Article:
Larson: Dems will defy fines, other sanctions, aimed at stopping protests

U.S. Rep. John Larson, D-1st District, urges a House vote on gun control legislation before the House recessed and the House-controlled cameras that provide C-SPAN's video feed were cut off. To the right are U.S. Reps. Rosa DeLauro, D-1st District, and Joe Courtney, D-2nd District.

C-SPAN

U.S. Rep. John Larson, D-1st District, urges a House vote on gun control legislation before the House recessed last summer and the House-controlled cameras that provide C-SPAN’s video feed were cut off. To the right are U.S. Reps. Rosa DeLauro, D-1st District, and Joe Courtney, D-2nd District.

Washington — Rep. John Larson, an architect of a sit-in rebellion of House Democrats last summer, said he and his colleagues will not be deterred by new House rules that will levy fines on such future behavior. He calls the Republicans’ proposed new punishments “Putin-esque.”

“This isn’t the old Politburo. This is the United States Congress,” Larson said.

Angered that the House GOP did not schedule votes on gun control legislation, Larson and Rep. John Lewis, D-Ga., engineered the takeover of the House floor last summer. Since the C-SPAN cameras had been turned off, Democrats who joined  the “sit-in” captured national attention by live-streaming the protest on their social media accounts, using their mobile phones.

In apparent reaction to that phenomenon, the proposed new rules for the next Congress, to be voted on on Jan. 3 when the House convenes for its new session, would impose fines on lawmakers who use “an electronic device for still photography, audio or visual recording, or broadcasting,” on the House floor.

Members could face a $500 fine through deductions to their paychecks for a first offense. A $2,500 fine would be leveled for the next such offense and each subsequent violation.

“These rules will not be adopted without a fight,” Larson said. “They think they can bully and fine us, but we’re not going to stop.”

Larson also said House GOP leaders are intent on imposing “gag rules” on members and “irresponsibly surrendering to the gun lobby” by trying to stop future protests.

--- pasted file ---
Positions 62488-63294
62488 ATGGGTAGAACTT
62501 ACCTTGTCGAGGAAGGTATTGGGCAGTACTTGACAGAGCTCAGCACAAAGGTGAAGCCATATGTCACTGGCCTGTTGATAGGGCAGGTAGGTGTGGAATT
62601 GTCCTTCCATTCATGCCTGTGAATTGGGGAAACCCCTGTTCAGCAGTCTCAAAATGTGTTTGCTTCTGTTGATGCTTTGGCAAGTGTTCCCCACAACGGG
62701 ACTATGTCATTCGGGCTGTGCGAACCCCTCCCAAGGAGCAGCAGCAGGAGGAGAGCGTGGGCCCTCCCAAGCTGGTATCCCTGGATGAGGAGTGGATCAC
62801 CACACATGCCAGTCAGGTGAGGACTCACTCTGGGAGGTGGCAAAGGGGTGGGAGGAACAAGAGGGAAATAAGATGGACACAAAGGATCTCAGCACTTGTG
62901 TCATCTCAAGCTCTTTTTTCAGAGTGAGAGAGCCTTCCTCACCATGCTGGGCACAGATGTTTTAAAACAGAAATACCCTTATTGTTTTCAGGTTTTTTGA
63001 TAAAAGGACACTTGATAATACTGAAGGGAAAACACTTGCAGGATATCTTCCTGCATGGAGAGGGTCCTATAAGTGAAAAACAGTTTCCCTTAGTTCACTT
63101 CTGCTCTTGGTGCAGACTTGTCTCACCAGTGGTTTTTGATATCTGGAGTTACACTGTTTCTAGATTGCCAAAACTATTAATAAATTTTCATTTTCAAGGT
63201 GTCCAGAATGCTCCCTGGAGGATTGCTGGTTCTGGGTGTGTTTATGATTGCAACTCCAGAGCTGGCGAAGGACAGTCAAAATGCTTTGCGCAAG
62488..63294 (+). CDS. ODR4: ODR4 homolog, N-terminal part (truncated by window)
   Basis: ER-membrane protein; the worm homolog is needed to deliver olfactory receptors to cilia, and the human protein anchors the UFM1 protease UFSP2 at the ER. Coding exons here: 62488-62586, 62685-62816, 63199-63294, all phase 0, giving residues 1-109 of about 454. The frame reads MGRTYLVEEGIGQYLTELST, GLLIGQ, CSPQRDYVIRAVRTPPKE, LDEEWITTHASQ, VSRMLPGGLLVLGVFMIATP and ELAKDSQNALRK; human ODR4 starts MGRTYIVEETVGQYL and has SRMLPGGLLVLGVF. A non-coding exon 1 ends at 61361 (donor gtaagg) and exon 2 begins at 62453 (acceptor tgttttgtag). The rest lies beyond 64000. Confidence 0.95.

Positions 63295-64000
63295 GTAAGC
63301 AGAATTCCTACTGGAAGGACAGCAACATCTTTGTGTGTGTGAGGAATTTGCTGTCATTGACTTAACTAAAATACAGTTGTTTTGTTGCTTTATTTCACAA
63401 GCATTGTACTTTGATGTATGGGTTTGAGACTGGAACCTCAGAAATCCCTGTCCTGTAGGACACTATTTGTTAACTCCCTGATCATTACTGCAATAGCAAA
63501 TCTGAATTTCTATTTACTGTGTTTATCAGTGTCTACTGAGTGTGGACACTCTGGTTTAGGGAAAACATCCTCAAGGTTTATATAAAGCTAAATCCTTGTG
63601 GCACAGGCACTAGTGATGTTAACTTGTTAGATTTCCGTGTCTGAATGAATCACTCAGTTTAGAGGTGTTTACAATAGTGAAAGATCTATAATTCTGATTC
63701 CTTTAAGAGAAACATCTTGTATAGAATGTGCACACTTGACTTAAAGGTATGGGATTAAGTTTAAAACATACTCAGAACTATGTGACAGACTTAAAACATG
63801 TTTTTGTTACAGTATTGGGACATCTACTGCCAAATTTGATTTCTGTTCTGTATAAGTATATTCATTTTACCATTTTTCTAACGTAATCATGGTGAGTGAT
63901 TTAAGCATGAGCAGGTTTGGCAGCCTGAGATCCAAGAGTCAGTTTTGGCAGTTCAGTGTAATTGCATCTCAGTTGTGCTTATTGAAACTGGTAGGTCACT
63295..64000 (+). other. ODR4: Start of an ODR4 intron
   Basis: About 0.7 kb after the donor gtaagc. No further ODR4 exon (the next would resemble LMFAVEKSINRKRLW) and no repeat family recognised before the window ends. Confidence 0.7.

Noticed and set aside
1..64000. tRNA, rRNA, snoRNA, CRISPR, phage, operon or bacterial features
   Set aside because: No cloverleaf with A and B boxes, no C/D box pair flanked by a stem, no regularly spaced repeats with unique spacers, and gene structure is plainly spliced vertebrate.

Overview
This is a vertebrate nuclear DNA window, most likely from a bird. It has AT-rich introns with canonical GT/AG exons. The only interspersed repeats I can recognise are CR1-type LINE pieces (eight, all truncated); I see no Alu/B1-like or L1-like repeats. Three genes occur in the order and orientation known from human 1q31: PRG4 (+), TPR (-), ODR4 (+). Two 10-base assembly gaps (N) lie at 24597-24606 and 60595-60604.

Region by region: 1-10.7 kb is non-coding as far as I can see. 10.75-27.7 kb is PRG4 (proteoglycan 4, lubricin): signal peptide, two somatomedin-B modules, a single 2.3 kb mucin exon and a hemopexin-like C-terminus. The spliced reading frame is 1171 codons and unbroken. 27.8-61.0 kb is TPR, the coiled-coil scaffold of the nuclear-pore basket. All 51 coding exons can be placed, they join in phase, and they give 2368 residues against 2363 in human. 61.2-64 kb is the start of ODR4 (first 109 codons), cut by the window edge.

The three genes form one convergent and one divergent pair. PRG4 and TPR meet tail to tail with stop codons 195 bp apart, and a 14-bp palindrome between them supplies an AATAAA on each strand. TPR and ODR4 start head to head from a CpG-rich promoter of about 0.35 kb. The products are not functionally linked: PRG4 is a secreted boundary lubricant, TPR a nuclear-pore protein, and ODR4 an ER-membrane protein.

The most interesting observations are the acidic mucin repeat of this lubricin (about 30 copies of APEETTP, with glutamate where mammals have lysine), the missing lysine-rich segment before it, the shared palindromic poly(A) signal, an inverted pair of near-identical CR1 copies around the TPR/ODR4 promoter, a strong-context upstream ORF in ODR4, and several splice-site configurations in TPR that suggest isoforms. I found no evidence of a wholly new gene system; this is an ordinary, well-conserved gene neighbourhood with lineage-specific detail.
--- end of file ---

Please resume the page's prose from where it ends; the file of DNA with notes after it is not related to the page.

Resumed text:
The new rules also lay out what kind of conduct would be considered disorderly or disruptive, including blocking access by other members to microphones or what is known as “the well” — in the front of  the chamber.

Violations could lead to potential referral to the Committee on Ethics and sanctions against members.

“These changes will help ensure that order and decorum are preserved in the House of Representatives so lawmakers can do the people’s work,” said AshLee Strong, a spokesman for House Speaker Paul Ryan, R-Wis.

Larson said he and longtime friend Lewis shared their frustrations at the inaction of the House on gun control legislation during a Ways and Means Committee hearing the week after shooter Omar Mateen killed 49 people in an Orlando nightclub.

“We were saying, ‘This is just too much, we have to do something,’” Larson said.

While Larson, and to a lesser extent Rep. Rosa DeLauro, D-3rd District, helped organize last summer’s protest, every member of Connecticut’s House delegation – all Democrats – participated in the sit-in that disrupted the chamber’s business for 25 hours. So did most other House Democrats.

House Minority Leader Nancy Pelosi, D-Calif., shared Larson’s defiance at the proposed rules changes.

“Sadly, the first action of the new Congress will be the passage of rules changes targeting Democratic Members who participated in the 25-hour sit-in following the horrific Pulse shooting in Orlando that killed 49 and wounded more than 50,” said Pelosi spokesman Drew Hammill. “House Republicans continue to act as the handmaidens of the gun lobby, refusing to pass sensible, bipartisan legislation to expand background checks and keep guns out of the hands of terrorists.”

Under the new rules, the House Sergeant-at-Arms would establish procedures for enforcing the new rules and bans, and the Chief Administrative Officer would be authorized to deduct any fines from members’ salaries for violations.

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